I wrote poetry in high school and was drilled in criticism. But I loved science as well and sort of abandoned creative writing while ambling along in the biological sciences. Then in my mid-thirties I was in a place where I had access to lots of visual artists as friends, teachers and mentors so I tried my hand at painting and sculpture. Sculpture is this absorbing occupation of problem solving: how to get to idea X while taming gravity, making a hard material look soft, spending as little budget as possible on something that is taller and weighs more than you, etc. It is challenging, stimulating and always different. But in the end I seem to return like a pigeon to words on a page. In 2004 I decided to make a real commitment to poetry, drama and fiction and matriculated at SF State for a Masters of Fine Arts in Creative Writing. I had amazing colleagues and teachers there. My whole world opened up to all this information (like Dramaturgy) and the larger role of art as a way to understand both my own inner world and that around me.

3. What inspired RISING AND FALLING?
Because of my interest in sculpture I had for many years been interested in controversy around public art and art in public places. So I had read about the 2002 controversy around Eric Fischl and his sculpture Tumbling Woman. I could certainly understand that the piece would upset people who, for whatever reason, weren't ready to deal with a large bronze figure regardless of its rendering. But the controversy quickly became very personal, about him and what authority he had to address the issue. That incensed me because his intention was one of generosity and there seemed little recognition of that. And how were we supposed to integrate that awful event if we couldn't even permit this piece of his? The whole incident also seemed like a parable about the zeitgeist of lockstep denial the whole country was gripped in then; our rage to punish overwhelming our basic laws of freedom and civil, thoughtful discourse about what happened and why. So I started exploring more this sacrificial role that artists frequently find themselves in as well as the various genres of memorial art and other related topics. Then in 2006 I had a final project in my Dramaturgy class: create and present an original piece of theatre which is generated in some fashion other than the classic writer-with-the-blank-sheet-of- paper approach. In response to that prompt I wrote a one-act play about the removal of Fischl's statue and a woman who disagreed with that decision. In the exercise I was purposely exploring both impulse & process by creating a piece that was a collage and a collision of all those publicly available found materials with my own, very unformed impulses of sadness, loss, shock, etc., swirling around both 9/11, and the mistreatment of Fischl and his work. That first draft was very raw and quite different from the final version that Rhubarb Theater Company has mounted; but the idea of what it was like for someone who loved the statue to see it removed is still in the play and central to the overall narrative.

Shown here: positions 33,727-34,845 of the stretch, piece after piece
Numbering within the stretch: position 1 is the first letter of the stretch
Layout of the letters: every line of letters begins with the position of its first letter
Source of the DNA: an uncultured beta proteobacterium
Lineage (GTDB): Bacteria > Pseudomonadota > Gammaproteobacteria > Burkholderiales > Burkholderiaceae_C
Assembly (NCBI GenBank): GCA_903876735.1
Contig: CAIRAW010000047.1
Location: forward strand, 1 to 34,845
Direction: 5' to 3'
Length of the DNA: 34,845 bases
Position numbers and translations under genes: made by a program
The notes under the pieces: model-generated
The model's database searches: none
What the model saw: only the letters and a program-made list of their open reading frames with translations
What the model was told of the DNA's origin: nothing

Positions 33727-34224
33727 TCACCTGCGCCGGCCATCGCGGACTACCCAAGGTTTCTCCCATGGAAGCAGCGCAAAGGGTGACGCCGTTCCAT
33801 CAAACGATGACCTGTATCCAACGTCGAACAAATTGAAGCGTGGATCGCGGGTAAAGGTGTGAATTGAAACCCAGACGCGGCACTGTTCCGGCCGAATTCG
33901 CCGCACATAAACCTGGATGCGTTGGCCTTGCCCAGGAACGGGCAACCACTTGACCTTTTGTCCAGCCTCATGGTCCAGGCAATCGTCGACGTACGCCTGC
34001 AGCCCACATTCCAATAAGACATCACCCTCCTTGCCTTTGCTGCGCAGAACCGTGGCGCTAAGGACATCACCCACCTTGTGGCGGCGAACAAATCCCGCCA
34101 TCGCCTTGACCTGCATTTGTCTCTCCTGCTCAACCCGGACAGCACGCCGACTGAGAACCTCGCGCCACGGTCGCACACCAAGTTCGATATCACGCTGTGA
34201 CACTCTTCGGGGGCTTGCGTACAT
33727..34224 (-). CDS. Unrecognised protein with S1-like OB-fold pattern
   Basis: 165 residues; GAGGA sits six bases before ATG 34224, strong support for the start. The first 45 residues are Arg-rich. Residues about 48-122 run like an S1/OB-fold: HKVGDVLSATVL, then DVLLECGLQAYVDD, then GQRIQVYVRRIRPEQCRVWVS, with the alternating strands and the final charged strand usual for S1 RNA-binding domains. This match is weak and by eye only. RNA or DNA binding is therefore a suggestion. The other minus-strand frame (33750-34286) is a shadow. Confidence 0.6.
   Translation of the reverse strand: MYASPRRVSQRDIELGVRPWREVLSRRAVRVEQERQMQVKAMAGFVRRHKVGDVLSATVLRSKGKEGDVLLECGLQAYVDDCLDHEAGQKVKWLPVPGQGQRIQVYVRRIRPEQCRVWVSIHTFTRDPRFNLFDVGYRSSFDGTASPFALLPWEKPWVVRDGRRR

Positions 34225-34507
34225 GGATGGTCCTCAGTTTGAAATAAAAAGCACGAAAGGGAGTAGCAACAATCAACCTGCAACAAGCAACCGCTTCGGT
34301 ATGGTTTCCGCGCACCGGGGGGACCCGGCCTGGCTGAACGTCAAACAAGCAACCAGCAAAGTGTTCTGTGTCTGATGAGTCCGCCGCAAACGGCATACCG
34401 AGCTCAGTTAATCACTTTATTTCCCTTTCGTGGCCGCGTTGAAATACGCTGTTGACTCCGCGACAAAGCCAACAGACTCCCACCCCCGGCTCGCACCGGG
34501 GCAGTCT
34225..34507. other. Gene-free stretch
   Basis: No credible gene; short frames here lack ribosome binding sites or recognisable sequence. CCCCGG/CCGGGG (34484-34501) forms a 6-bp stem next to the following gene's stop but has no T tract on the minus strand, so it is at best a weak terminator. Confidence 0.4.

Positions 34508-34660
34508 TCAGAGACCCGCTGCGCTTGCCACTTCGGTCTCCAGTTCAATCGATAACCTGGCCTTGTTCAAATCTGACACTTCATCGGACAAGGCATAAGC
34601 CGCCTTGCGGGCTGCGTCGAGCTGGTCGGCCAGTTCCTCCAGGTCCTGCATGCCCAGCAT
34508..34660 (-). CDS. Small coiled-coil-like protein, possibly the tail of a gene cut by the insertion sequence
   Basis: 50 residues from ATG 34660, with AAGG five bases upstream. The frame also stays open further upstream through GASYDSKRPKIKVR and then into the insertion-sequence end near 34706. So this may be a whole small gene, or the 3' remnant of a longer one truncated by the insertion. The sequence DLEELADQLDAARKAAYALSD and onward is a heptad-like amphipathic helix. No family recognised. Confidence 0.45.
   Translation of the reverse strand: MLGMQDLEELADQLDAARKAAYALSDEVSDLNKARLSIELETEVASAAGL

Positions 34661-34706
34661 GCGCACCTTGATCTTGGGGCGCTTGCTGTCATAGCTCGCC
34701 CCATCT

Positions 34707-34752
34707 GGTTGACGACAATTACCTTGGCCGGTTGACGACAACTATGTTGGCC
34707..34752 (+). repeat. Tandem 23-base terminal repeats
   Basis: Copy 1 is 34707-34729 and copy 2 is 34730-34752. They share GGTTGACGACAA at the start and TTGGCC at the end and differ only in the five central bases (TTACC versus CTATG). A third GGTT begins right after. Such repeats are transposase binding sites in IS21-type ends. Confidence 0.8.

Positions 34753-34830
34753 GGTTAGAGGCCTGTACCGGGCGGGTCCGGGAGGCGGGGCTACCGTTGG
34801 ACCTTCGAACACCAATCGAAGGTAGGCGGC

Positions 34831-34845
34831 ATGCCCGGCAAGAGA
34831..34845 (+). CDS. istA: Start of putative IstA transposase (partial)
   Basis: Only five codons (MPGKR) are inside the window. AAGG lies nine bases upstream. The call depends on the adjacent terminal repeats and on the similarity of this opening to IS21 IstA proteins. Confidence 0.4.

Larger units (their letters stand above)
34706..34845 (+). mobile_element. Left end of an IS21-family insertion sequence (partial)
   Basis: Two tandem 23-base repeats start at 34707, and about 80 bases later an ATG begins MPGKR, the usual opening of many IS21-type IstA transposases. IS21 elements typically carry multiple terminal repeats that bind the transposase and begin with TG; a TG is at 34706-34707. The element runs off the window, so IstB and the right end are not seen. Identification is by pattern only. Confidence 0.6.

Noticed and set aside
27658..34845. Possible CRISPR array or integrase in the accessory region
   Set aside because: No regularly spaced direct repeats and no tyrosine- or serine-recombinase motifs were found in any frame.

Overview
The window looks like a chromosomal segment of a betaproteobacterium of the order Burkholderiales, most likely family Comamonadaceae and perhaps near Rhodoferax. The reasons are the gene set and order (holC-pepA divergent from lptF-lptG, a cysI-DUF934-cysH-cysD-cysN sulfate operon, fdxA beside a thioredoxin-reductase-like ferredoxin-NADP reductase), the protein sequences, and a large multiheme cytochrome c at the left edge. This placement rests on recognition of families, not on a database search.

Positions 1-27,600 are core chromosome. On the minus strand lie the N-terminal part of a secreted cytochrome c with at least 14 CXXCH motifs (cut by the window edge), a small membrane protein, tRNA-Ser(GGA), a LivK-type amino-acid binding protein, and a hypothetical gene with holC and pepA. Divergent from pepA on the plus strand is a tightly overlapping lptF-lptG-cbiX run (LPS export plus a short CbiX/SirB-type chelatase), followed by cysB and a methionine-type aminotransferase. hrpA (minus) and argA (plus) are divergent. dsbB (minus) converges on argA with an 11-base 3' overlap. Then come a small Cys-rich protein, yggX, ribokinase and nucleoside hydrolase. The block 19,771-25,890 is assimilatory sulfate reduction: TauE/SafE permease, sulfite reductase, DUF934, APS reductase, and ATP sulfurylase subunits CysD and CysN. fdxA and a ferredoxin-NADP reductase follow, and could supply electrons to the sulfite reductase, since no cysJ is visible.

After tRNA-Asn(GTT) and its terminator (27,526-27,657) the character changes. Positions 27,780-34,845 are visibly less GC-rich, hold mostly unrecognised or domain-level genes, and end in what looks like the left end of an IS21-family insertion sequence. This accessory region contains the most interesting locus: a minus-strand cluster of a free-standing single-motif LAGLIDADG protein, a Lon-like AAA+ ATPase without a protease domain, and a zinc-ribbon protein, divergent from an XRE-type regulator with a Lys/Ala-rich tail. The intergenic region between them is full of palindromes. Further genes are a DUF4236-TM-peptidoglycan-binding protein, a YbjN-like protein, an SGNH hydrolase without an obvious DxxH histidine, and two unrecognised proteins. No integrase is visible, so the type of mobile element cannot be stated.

4. What is the significance of the character Iphigenia in the play?
Iphigenia is sacrificed as a teenager by her own father so that the Greek army may proceed to war. So for me she presents our cultural heritage of how we call on individuals (aka soldiers, nurses and doctors, etc. of every service and conflict) to make dear sacrifices in the name of national and political goals. Such actual decisions are usually shown with all the large words packed around them, words like duty, glory, honor. These are all concepts that mainly have meaning for the individual in relation to the group served. But the decisions to make those sacrifices and give that service are very personal, individual ones. My hope is that she shows both of those impulses.

For more information and reservations please contact rhubarbnashville@ gmail.com or call 615-397-7820. Photos and schedule info may be found on Rhubarb Theater Company's Facebook page: http://on.fb. me/RhubarbTC

Jaz Dorsey